2. Complete your application on DocuSign. The DocuSign packet will be sent to you by email as soon as you decide to begin. You may review the application documents on our document site.
    3. Begin your Home Study Take Adoption Education Courses and read suggested educational materials. If you live in Washington, Utah, Louisiana, Massachusetts, Texas or Florida, a CHI social worker will complete your home study. If you live outside these states, we will help you find a local agency social worker to prepare your home study. It is a requirement that your home study be completed by an agency who is Hague accredited. The social worker completing your home study will visit you and your family, conduct thorough interviews, education your family on adoption issues, review the required paperwork (birth certificates, marriage license, divorce decrees, etc) and then prepare a detailed report. These reports are typically between 7-10 pages in length.
    4. File the I-600A with USCIS.Once your home study is complete, you will file form I600A, along with other supporting documents with U.S. Citizenship and Immigrations Services (USCIS). During this process, which typically takes 2-3 months from start to finish, you and your spouse will be fingerprinted through the FBI and the home study and other documents will be reviewed by USCIS. Your approval will be mailed to you. This approval is one of the requirements in order for your adopted child to obtain a visa and be able to enter the U.S. Also, if you don’t already have them, obtain your passports. If you already have them make sure they will not expire during your adoption process.
    5. Gather Dossier Documents and Send to CHIThe dossier is a collection of all the required paperwork for your adoption file that Honduran government will review. CHI will send you detailed instructions on dossier preparation at the beginning. This can take anywhere from several weeks to months to compile.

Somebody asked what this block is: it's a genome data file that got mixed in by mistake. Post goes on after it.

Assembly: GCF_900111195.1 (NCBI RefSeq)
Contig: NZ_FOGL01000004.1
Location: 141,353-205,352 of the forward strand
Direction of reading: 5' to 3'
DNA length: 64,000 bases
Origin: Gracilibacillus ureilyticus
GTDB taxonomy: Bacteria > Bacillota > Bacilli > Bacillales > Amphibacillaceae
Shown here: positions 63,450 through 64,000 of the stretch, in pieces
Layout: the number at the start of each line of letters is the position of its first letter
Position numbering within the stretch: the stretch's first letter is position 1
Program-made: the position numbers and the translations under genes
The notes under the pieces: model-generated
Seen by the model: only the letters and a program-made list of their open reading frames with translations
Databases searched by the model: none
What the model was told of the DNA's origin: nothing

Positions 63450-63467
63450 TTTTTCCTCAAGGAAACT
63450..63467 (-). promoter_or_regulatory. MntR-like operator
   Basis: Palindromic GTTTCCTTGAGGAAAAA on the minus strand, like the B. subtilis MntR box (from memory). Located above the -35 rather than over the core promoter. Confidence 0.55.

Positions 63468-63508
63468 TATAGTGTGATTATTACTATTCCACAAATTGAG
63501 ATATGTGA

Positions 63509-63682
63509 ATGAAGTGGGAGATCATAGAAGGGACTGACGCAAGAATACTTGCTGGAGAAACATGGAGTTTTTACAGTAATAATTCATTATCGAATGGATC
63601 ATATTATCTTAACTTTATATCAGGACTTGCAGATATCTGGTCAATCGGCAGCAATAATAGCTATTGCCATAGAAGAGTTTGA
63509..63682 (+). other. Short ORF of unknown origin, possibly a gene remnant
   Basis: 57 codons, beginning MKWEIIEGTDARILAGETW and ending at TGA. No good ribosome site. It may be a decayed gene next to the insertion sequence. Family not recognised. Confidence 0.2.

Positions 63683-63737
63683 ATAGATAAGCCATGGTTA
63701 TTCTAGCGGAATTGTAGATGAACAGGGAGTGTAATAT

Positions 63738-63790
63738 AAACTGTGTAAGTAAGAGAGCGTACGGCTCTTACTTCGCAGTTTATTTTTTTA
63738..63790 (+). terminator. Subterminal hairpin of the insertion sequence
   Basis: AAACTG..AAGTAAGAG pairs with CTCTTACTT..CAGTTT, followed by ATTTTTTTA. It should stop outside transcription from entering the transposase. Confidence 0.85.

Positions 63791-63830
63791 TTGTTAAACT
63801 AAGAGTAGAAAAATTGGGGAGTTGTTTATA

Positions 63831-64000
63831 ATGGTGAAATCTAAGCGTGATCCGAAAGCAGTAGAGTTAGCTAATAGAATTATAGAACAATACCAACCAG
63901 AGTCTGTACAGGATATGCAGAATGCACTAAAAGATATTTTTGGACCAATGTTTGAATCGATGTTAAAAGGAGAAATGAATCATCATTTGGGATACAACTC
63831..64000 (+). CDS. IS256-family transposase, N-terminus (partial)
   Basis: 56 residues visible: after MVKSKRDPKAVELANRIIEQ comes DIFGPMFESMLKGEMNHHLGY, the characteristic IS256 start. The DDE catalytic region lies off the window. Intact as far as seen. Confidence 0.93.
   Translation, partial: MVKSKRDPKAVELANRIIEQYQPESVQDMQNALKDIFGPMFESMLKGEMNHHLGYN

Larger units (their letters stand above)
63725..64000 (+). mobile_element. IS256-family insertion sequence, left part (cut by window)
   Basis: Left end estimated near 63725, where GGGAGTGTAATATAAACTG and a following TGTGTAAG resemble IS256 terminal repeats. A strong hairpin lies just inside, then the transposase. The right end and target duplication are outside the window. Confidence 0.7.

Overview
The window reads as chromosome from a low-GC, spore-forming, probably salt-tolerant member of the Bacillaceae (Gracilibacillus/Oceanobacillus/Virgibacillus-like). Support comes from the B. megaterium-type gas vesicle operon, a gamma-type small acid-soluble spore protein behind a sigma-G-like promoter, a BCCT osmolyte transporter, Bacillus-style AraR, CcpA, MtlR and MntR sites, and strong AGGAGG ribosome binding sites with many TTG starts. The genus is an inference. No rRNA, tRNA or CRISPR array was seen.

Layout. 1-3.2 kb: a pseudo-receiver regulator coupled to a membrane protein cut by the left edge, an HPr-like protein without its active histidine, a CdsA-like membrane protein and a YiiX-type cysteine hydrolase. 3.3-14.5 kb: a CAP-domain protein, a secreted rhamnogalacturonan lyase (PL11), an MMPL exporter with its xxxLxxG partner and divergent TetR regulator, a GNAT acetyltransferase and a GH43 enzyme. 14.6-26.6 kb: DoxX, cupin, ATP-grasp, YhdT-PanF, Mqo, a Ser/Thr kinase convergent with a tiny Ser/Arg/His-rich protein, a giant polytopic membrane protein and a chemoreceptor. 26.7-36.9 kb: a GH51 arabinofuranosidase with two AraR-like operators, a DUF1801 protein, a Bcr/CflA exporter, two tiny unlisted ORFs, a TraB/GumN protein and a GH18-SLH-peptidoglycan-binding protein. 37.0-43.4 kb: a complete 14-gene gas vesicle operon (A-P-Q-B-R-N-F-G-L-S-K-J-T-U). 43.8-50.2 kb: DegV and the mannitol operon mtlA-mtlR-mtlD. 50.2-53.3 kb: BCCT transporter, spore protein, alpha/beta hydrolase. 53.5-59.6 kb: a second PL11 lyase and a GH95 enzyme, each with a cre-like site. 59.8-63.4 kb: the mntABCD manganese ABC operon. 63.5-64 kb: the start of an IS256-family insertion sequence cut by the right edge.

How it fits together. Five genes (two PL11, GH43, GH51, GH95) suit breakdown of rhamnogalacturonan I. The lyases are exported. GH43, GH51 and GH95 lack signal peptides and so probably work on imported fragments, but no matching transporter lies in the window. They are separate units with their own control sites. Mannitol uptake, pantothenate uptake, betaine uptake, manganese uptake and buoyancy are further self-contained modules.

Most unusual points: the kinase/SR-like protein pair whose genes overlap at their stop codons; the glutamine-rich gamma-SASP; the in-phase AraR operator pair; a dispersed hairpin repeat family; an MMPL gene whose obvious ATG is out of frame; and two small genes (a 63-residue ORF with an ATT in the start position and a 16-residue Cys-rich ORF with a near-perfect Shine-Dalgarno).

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    1. Your completed dossier will be sent to Honduras for translation and authentication seals by our in country attorney and staff. It will then be submitted to DINAF (Direcciόn de Ninez, Adolescencia y Familia) for their review and approval. Once it is approved, you will be entered in to a national waiting list for a referral. Although the time line from this point until referral is hard to predict, in general it can take 1 to 2 years, depending on how flexible you are with the age of child, special needs, etc. Adopting a child with no special needs under the age of 4 most likely will result in a longer wait time.

Here is a breakdown of approximate wait times for referral once your dossier is official entered on to the list.

      • Child 2 to 7 years – approximately 18 to 36 months
      • Two siblings 2 to 7 – approximately 18 to 36 months
      • Three or more siblings or children over 7 years – approximately 12- 18 months

If one adoptive parent has Honduran citizenship, these wait time may be greatly reduced – depending on age of child.

Please note that time frames may vary on a case-by-case basis and are subject to change.

    1. DINAF provides the referral to CHI and their Social Services Supervisor sends to the family.
    2. Both parents must travel to Honduras. If the child is not from Tegucigalpa, the family will travel to the city the child lives in to meet and spend some time with them.